Leo Laporte / Steve Gibson (00:39:18):
And Leo, I need to strengthen myself <laugh> with a sip of water, indeed, glad to help this show is brought to you this week by ExpressVPN going online without ExpressVPN. And I always look forward to this because they've, they always come up with interesting analogies. It's like using let's say, using your smartphone without a protective case, do you wear a, do you have a case on your phone, Steve? I do. I do. I do. Most of the time. You're probably gonna be fine, but all it takes is one boom on the concrete and you'll wish you had protected yourself. Why do you need a BPM? Well, every time you connect to an unencrypted network that could be at a cafe, a airport, a hotel, your online data, not secure any hacker in the same network can gain access to all sorts of stuff, not just stuff passing through on the clear, but we've talked about this before.

Leo Laporte / Steve Gibson (00:40:09):
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Leo Laporte / Steve Gibson (00:40:58):
And the beauty part is the hacker can't even see your laptop on the network. It completely defeats the wifi pineapple and all those devices. So they can't see anything going in the clear, they can't see your laptop it's as if you don't exist, it would take a hacker with a super computer, or maybe, you know, you get one of these quantum computers someday any day, right? No it would take 'em a long time without a quantum computer, like a billion years to get past the strong encryption express. VPN uses you fire up the app. You press the button, you're protected. They've got apps for iPhone, Android, phone, laptops, tablets, even smart TVs, even routers. So you could be secured not only on the go, but at home as well and ExpressVPN invests in their network. They do it right so that you you're so fast.

Leo Laporte / Steve Gibson (00:41:48):
You can watch HD video. You won't even know you're on a VPN, so there's no disincentive to use it. There's just every reason too. It's the only VPN I use and recommend secure your online data today. Visit E P R E SS, Now you'll get an extra three months free with a one year plan brings the cost a less than seven bucks a month. You wanna pay for a VPN. You really do. Otherwise. You are the, the product <laugh> we think of so much for their support of Steve and his efforts to serve and protect. And now back to the show <laugh> so as I've promised, I won't spend lots of our listeners valuable time discussing boring details of endless ransomware attacks. Mm. But when a ransomware gang gets so big for their britches, that they suggest that perhaps a government, which is refusing to pay their ransom should be overthrown by its citizenry.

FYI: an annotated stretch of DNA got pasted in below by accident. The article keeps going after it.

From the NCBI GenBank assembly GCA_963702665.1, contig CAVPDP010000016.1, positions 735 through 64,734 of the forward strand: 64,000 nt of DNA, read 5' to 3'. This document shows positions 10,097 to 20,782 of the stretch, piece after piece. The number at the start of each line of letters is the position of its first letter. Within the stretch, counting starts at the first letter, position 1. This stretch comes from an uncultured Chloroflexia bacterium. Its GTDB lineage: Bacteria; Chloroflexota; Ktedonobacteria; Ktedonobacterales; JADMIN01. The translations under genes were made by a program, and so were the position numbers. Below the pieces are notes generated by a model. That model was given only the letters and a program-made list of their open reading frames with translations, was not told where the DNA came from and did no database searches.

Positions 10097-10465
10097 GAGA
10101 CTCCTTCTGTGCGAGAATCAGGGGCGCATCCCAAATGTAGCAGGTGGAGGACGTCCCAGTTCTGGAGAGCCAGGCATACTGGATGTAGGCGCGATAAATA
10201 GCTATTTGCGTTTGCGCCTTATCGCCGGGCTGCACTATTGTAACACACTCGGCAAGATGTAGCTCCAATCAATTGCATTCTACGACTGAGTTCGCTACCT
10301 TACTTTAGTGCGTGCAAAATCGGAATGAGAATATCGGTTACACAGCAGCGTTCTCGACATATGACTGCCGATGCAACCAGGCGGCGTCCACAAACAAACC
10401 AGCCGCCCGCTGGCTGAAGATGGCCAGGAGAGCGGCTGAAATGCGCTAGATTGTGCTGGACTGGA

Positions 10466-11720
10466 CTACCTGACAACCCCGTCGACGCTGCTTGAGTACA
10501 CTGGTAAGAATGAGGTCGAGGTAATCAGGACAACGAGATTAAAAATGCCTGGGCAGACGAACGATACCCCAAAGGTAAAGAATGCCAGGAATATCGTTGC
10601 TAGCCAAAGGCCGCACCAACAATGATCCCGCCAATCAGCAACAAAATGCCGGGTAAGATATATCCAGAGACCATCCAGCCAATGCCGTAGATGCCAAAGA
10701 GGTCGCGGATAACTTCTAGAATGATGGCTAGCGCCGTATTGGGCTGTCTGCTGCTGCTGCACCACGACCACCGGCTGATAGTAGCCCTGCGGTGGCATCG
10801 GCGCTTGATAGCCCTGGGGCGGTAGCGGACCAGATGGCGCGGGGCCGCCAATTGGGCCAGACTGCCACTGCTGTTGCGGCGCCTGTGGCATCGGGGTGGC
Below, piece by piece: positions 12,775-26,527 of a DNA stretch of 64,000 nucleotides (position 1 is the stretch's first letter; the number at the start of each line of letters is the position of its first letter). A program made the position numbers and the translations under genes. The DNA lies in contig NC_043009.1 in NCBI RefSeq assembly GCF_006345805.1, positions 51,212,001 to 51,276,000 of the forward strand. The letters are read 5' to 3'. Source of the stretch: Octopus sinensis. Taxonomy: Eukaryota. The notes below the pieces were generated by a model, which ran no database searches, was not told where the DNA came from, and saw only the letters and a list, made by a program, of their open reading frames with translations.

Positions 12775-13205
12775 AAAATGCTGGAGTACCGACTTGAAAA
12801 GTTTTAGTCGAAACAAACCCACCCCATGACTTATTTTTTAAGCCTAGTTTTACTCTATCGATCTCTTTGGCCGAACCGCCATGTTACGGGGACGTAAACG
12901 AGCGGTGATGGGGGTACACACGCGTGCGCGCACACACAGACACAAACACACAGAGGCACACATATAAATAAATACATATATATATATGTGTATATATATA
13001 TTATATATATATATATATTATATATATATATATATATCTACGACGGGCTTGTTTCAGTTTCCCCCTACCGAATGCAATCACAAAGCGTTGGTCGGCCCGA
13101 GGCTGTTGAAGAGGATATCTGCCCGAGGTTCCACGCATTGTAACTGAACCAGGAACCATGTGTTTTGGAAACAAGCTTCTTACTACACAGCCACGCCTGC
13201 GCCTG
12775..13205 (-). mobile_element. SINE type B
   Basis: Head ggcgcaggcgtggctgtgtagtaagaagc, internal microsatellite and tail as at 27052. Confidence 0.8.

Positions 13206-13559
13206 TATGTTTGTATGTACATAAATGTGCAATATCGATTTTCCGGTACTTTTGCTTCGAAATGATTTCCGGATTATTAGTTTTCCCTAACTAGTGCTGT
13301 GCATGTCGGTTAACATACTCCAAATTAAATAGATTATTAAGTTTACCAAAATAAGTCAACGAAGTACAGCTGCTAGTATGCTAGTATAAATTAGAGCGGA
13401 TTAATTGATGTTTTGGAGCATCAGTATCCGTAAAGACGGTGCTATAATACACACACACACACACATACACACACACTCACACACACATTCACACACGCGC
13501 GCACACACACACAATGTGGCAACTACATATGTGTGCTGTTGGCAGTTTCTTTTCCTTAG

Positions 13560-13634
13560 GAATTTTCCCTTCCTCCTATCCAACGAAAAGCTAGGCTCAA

Leo Laporte / Steve Gibson (00:42:57):
This was so ridiculous. I know <laugh>, I think that rises to a new level of interest. Yes. I referred to this drama for the first time, mostly in passing last week, Russia's Canti, ransomware gang is behind the attacks on several Costa Rican government ministries. Over the weekend. They doubled their ransom demand from 10 million to $20 million. The Costa Rican operations, which have been affected are the finance ministry, the ministry of science, innovation technology, and telecommunications, the labor and social security ministry, the social development and family allowances fund the national meteorological in Institute, the Costa Rican social security fund, and the inter university headquarters in two messages posted to CTI's leak site on Saturday, the gang, which has already leaked 97% of the 670 gigabytes stolen during their attacks claimed the us government was sacrificing Costa Rica. And that the government's the country's government should pay for the decryption keys to unlock their systems and our systems.

Leo Laporte / Steve Gibson (00:44:20):